Monday, 26 November 2018

A co-operative megadungeon proposal

The idea here is a Megadungeon based on the London Tube Map. I'm calling it 'The Labyrinth of Nodnol'.

The iconic Tube Map from TfL
This map is pretty famous (link to Tranport for London site here) and shows a bunch of underground locations. Some of the names are pretty evocative - Baron's Court, Queensway, Redbridge, Barbican, Mudchute... there are two 'Arsenals' (ie weapon-stores) on the map. Some names may relate to monsters, and some of these come in clusters - there are a few in the north-east part of the centre that start 'Totten-' that might relate to undead for example, or in the south 'Peck-' names may be related to Halflings ('Peck' is a pejorative used by the humans about the Nelwyn in the film 'Willow'). Others may refer to Elves, Giants (or KGOHGBO, AD&D 'Giant Class' monsters), hammers and axes (Dwarves?), as well as various birds and trees, and maybe other creatures too. There are multiple routes around these underground locations, with differently-coloured passages that may (probably do) relate to different levels. There's a watercourse running through it.

To me, this all says that this is a megadungeon. I think on a quick and non-scientific count (possibly using a slightly-different version of the map, I used one that also listed the stations) that there are approximately 400 named locations on this map. Were each a room or cave, that would be a largish dungeon.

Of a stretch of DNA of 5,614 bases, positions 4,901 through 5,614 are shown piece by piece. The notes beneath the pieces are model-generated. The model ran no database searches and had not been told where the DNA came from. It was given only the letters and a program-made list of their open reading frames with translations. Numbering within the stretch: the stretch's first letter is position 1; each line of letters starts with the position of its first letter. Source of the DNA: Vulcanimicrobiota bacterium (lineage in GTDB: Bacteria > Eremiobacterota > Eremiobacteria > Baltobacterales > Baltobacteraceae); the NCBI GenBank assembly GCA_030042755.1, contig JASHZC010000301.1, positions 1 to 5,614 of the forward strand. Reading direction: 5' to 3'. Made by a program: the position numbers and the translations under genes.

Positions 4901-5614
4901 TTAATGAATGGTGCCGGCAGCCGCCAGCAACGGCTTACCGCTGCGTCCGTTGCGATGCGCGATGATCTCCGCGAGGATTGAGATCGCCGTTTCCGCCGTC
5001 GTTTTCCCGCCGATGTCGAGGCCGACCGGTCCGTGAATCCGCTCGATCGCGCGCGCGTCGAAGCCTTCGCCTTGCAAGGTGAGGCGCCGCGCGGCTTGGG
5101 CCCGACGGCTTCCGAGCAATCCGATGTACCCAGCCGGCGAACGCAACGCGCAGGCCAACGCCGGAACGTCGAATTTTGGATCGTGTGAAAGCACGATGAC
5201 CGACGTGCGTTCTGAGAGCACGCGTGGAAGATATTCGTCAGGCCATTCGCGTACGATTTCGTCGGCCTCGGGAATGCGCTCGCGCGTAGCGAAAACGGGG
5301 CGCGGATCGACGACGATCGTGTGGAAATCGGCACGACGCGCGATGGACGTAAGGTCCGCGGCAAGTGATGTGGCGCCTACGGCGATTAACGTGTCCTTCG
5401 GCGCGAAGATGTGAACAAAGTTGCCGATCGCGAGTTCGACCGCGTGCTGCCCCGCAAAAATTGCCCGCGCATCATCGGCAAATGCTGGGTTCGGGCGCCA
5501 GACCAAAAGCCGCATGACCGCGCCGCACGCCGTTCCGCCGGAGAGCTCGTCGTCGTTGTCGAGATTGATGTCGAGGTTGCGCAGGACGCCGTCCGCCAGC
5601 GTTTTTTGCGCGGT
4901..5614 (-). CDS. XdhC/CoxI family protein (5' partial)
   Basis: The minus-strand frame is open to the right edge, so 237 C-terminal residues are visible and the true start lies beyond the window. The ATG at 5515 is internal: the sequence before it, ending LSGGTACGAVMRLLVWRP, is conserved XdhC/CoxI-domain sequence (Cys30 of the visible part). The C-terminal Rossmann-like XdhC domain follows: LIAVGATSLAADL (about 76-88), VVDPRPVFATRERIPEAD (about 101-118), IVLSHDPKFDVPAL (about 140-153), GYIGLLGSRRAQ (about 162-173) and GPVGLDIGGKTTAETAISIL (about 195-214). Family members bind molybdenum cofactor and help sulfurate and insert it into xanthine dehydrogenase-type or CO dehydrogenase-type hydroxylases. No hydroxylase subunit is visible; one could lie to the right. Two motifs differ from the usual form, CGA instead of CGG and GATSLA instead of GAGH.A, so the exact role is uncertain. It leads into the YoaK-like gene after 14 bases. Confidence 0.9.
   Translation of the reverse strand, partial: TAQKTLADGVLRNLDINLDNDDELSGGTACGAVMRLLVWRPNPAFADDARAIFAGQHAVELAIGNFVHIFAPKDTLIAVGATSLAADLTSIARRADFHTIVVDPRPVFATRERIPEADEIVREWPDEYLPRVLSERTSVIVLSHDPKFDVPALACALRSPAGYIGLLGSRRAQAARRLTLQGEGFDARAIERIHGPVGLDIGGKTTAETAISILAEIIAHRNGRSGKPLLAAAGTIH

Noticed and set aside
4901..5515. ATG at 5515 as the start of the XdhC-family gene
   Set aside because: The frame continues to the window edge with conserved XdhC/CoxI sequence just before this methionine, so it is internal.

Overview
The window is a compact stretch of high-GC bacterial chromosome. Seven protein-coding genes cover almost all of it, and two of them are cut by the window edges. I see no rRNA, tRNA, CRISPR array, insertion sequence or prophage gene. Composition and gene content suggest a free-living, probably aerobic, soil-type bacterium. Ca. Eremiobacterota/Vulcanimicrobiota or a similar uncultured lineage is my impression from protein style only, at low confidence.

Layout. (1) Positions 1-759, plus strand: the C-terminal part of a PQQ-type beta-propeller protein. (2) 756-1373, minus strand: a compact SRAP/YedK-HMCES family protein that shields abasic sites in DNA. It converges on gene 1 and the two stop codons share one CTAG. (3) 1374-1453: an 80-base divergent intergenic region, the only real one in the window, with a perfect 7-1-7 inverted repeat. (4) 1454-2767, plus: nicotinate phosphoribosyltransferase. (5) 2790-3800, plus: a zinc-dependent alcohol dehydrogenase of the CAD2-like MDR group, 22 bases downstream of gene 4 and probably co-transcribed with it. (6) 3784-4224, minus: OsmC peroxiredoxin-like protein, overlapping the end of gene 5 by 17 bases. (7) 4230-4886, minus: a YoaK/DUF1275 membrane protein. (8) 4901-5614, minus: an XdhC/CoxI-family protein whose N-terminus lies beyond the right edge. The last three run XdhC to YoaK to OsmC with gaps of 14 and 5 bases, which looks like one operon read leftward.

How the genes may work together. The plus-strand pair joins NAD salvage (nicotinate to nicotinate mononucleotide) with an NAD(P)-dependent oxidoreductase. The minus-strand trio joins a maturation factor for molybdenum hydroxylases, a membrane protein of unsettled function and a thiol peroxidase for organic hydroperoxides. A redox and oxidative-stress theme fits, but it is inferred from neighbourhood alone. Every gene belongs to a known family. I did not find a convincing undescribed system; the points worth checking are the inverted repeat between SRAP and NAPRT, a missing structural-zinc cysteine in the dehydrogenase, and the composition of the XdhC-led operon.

The way I'm envisioning it, some stations - those that just have a block, like this:

- will just be a room off a corridor. If possible, the name of the station should have something to do with the contents (that might be inhabitants, function either ancient or current, features, treasure or decoration).

Other stations, that are interchanges, are marked like this:

These will be intersections between corridors, entrances (like this one), or both (anything with the old British Rail logo, seen here in red and referring to a connection with the railway network, will be an entrance to the complex... I think there are at least 60 of these, maybe about 65).

The entrances might work like this (I'm assuming as a hypothetical that the Northern Line is Level 2 here, but the intersections can actually come between any number of lines and with the rail network):

Some things will take some thinking about. Stations where multiple lines converge might be stacked, something like this (again, this is only a hypothetical):

Here, the two N-S tunnels are at the same level, but the E-W level is a level lower. The room then spreads over more than one level, and I think that will definitely be the way forward with this. But lines that come to an intersection might not actually be together. The District (green) and Circle (yellow) lines mirror each other a lot. It might be better not to have two sets of corridors between the same locations on the same level.